If you’re at all interested in health or nutrition, you’ve probably heard people raving about the benefits of fermented foods. Though I’m a fan of ferments (things like yogurt, kimchi, kombucha, pickles and miso), I’ve never felt like I had a good, thorough understanding why fermented foods are so good for you. Sure, they contain probiotics, which are good for the immune system—but what does that really mean? How, exactly, do fermented foods benefit your health?
Fermented foods undergo a chemical process called (you guessed it!) fermentation. In this process, sugars and carbohydrates are converted into an acid or an alcohol. Fermentation naturally occurs in some foods and is a process that’s been used by humans for thousands of years; Early people used fermentation as a way to preserve food. Everyone is familiar with some fermented foods like beer, sauerkraut and pickles, but there’s been an increased interest in less common ferments, too, like kefir.
Most people have a general idea that ferments pack a healthy punch because they’re full of probiotics: good, living bacteria that support optimal function in our digestive tracts. It’s common to hear that probiotics supplements are important and that you should eat yogurt to replenish the healthy bacteria in your gut. Probiotics are thought to be important for all kinds of aspects of our health, including our immune system. Some scientists say up to 80% of our immune system is contained within our gut, so having a good balance of probiotics can help with everything from staving off illness to healing from infections.
Casey Seidenberg of the Washington Post has an interesting way of explaining the relationship between fermentation and digestion:
Imagine a fermented food as a partially digested food. For instance, many people have difficulty digesting the lactose in milk. When milk is fermented and becomes yogurt or kefir, the lactose is partially broken down so it becomes more digestible.
She also provides some insight on how fermentation fits in with overall health:
When our digestion is functioning properly and we are absorbing and assimilating all the nutrients we need, our immune system tends to be happy, and thus better equipped to wage war against disease and illness.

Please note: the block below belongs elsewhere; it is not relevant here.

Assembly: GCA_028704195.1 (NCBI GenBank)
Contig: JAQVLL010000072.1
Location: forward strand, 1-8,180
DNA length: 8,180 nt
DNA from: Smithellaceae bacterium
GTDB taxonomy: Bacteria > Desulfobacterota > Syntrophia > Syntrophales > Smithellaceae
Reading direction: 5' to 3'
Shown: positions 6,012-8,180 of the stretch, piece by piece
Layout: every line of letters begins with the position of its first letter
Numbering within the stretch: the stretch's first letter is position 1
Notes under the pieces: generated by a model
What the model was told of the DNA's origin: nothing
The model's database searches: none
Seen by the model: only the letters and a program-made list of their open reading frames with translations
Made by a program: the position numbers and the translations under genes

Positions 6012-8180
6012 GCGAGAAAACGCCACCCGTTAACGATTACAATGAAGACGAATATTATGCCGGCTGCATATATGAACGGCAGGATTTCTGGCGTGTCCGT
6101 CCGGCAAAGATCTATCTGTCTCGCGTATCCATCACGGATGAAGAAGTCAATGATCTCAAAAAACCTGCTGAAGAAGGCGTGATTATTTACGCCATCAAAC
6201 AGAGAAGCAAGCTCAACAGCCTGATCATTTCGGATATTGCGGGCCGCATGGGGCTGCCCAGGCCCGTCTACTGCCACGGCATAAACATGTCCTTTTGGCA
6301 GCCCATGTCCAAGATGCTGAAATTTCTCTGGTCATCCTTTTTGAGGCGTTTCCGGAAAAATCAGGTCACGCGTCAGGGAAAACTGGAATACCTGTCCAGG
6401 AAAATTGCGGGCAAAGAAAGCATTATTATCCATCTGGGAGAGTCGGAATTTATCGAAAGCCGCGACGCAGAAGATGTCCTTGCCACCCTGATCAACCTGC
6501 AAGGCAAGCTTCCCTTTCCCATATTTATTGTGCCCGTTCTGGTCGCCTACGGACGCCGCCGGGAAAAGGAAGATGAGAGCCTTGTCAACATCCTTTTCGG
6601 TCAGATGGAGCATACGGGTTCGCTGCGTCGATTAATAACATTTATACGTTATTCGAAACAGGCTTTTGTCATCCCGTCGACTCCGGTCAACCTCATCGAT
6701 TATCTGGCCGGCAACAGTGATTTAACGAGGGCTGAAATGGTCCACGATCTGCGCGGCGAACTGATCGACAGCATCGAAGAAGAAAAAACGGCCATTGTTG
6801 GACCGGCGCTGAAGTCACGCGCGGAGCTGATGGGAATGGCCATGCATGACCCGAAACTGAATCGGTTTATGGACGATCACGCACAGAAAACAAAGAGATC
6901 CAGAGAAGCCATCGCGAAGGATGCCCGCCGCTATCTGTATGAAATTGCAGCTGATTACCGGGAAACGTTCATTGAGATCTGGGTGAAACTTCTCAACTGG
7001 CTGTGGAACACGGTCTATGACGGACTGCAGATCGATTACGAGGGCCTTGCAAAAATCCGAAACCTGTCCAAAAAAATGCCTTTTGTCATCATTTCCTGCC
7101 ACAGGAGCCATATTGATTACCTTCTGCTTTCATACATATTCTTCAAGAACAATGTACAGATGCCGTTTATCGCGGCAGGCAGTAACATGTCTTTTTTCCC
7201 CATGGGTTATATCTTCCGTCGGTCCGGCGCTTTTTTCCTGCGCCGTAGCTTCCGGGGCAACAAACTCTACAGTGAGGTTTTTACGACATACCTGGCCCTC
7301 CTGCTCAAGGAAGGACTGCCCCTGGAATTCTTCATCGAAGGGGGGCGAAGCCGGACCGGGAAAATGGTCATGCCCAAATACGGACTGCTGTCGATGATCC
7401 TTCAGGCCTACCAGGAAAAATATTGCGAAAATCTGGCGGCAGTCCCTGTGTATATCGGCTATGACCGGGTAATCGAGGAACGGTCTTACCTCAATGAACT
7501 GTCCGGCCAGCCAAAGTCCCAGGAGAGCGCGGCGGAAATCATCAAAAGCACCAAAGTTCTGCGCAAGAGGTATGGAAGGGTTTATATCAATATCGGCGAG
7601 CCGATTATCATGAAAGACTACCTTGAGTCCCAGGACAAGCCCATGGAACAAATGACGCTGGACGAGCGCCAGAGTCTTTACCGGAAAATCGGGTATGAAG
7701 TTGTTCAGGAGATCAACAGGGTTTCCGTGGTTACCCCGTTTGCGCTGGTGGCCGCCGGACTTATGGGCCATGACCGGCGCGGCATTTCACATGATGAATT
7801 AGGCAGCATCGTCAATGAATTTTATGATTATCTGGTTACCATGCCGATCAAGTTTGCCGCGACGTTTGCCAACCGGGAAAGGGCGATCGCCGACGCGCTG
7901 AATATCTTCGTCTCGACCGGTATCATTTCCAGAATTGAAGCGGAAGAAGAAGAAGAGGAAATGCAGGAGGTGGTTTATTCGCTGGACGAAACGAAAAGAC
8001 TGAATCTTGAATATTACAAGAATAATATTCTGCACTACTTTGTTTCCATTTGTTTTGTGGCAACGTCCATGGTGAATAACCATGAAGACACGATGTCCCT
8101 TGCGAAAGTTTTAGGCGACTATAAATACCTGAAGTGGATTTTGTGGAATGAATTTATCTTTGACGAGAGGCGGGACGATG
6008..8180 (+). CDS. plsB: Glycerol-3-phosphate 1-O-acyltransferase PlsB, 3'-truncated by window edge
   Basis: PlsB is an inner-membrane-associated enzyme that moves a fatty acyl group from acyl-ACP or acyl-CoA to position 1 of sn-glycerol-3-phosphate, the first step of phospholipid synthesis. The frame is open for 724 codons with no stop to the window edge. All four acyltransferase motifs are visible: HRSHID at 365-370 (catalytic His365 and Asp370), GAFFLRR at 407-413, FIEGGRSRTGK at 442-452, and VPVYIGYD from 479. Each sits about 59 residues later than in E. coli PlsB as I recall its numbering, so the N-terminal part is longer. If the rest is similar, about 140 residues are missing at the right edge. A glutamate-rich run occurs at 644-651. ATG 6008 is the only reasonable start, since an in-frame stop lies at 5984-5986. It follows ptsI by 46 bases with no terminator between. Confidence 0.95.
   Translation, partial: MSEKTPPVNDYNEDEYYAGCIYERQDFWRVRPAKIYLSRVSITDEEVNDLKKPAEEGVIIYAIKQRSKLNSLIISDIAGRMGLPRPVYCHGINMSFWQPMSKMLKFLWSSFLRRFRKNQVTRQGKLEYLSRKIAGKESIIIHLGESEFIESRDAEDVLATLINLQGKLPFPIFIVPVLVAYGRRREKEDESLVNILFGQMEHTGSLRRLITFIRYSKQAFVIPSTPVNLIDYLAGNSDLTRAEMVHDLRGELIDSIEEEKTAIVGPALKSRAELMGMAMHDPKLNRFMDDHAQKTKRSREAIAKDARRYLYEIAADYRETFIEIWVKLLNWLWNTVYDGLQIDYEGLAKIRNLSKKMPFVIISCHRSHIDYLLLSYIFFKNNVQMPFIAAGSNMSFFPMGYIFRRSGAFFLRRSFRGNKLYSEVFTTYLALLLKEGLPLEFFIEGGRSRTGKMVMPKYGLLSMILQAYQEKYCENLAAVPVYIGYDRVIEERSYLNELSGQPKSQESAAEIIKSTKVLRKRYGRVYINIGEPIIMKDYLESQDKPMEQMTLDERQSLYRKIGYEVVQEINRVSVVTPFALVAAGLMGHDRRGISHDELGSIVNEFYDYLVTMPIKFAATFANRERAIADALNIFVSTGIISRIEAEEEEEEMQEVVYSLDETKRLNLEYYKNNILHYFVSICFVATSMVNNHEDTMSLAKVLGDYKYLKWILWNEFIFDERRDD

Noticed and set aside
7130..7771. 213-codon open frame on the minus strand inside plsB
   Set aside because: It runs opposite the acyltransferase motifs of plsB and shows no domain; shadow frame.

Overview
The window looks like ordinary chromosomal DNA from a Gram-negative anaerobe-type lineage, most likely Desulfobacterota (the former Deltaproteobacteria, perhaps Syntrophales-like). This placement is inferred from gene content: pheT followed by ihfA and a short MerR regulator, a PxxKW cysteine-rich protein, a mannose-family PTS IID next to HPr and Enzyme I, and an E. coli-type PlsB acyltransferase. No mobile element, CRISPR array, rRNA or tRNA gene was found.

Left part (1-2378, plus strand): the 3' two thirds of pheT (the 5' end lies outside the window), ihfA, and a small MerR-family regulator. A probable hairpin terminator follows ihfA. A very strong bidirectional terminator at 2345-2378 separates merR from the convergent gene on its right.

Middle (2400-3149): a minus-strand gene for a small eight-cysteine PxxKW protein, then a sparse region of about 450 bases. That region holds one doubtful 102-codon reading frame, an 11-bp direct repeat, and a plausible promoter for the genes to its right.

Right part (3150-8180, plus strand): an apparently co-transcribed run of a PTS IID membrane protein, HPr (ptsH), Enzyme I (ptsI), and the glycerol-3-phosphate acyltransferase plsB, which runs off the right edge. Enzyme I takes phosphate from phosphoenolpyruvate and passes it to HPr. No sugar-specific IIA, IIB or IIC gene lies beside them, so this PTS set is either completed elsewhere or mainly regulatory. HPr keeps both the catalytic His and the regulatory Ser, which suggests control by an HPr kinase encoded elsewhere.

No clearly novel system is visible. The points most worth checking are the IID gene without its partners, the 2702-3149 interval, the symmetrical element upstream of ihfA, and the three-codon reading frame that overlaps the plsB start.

To learn even more about fermented foods and how they help us, I contacted Alex Lewin, a fermentation expert and author of the book Real Food Fermentation. Here’s what he said:
Fermented foods derive their health benefits from the action of microbes. They are beneficial for a variety of reasons, including the live microbes themselves (which can fortify our digestion and immune function, for example); by-products of the fermentation (certain vitamins and enzymes are created); improved digestibility and nutrient bioavailability; increased storage life and safety; and elimination of any perceived need to use industrial preservatives. To that, add all the benefits of raw foods without the drawbacks.
Wow, right? Kinda makes me want to go and buy up all the kombucha at my local Whole Foods. But I also wondering how often we should be eating fermented foods to reap their benefits. I eat yogurt most days, but is that enough? Alex explained:
There’s no hard-and-fast rule about how often we should eat fermented foods, but eating something fermented every day is a good goal. This can be some yogurt, some fermented vegetables, a fermented sauce of some sort, or a shot of kombucha or home-made fermented soda.
So should you buy fermented foods, or make them? Making them is very easy, but lots of people don’t necessarily want to spend the time and energy doing so. If you prefer to buy them, Alex recommends going for local ferments when at all possible:
Look for ones that are produced locally and in smaller batches. These are likely to be better than big national brands. And be careful–it’s easy to buy things that sound fermented but are not, like many kinds of sauerkraut and pickles. Live fermented foods in a supermarket will always be in the refrigerator section. So if it’s not refrigerated, either it’s not live or it’s not fermented.
If you are interested in making your own ferments, there are basically a billion awesome resources on the internet, ranging from kombucha starter kits you can buy on Etsy to fermentation Facebook groups, as well as lots of websites and blogs. Personally, I recommend Alex Lewin’s book or a The Art of Fermentation by fermentation guru Sandor Ellix Katz.
Photo: Flickr user The Delicious Life